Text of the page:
Monday, July 18, 2016

Spy Cam at the Marinwood CSD

While videotape recording of public meetings is allowed by the Brown Act, SECRET videotaping with hidden cameras without consent violates California law, most especially when it is used to record private conversations.

The July 12, 2016 Marinwood CSD meeting

California Recording Law

Note: This page covers information specific to California. For general information concerning the use of recording devices see the Recording Phone Calls, Conversations, Meetings and Hearingssection of this guide.

California Wiretapping Law

California's wiretapping law is a "two-party consent" law. California makes it a crime to record or eavesdrop on any confidential communication, including a private conversation or telephone call, without the consent of all parties to the conversation. See Cal. Penal Code § 632. The statuteapplies to "confidential communications" -- i.e., conversations in which one of the parties has an objectively reasonable expectation that no one is listening in or overhearing the conversation. See Flanagan v. Flanagan, 41 P.3d 575, 576-77, 578-82 (Cal. 2002).  A California appellate court has ruled that this statute applies to the use of hidden video cameras to record conversations as well. See California v. Gibbons, 215 Cal. App. 3d 1204 (Cal Ct. App. 1989).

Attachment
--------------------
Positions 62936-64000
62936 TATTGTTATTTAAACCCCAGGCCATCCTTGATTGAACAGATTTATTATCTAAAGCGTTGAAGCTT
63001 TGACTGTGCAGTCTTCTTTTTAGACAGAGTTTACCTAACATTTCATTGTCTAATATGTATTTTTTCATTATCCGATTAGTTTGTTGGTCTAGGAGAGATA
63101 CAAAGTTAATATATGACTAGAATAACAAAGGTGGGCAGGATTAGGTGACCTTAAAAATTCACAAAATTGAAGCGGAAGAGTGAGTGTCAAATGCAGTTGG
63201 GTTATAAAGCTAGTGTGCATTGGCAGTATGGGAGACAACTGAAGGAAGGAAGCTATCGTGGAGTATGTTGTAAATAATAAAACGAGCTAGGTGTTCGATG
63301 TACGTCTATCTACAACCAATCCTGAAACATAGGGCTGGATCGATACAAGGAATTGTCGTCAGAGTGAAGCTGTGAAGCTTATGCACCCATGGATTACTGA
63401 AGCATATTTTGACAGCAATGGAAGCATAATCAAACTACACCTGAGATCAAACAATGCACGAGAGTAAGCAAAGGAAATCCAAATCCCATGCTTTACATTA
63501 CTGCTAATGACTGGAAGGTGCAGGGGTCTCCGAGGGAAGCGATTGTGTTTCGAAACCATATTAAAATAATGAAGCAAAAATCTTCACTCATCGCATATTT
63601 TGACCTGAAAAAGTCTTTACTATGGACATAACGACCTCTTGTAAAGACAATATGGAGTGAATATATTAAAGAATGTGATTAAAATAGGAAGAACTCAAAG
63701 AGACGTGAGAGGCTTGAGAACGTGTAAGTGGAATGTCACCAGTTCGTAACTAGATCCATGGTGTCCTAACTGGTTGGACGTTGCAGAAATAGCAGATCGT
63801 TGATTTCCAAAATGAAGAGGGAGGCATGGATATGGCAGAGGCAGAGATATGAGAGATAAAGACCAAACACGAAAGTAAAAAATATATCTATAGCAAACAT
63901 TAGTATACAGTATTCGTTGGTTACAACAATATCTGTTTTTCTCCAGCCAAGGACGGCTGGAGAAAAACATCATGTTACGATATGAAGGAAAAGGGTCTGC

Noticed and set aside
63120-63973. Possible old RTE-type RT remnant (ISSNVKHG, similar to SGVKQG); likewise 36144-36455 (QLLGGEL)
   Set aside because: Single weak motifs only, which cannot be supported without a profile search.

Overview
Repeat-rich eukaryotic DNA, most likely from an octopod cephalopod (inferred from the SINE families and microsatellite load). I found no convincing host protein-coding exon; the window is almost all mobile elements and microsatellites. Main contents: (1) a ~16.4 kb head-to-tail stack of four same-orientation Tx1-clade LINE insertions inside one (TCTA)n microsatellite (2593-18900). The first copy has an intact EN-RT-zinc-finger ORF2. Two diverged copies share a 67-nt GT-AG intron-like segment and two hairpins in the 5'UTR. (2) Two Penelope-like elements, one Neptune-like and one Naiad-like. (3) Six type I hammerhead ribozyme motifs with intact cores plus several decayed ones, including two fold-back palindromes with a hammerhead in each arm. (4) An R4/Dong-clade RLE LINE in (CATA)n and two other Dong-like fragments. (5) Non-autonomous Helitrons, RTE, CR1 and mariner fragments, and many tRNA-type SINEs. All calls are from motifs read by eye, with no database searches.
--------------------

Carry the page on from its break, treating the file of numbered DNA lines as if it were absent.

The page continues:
At the June 8, 2106 Marinwood CSD meeting,  a citizen requests accurate meeting notes instead of political spin documents now provided to the public.  He is denied the request by Justin Kai who says it is not required under Rosenbergs rules.  Kai admits that the district has been discussing the implementation of video in private.  

Why not discuss video recording in an open session??

For the record, the Marinwood CSD is denying that it had anything to do with surveillance video on July 12, 2016.

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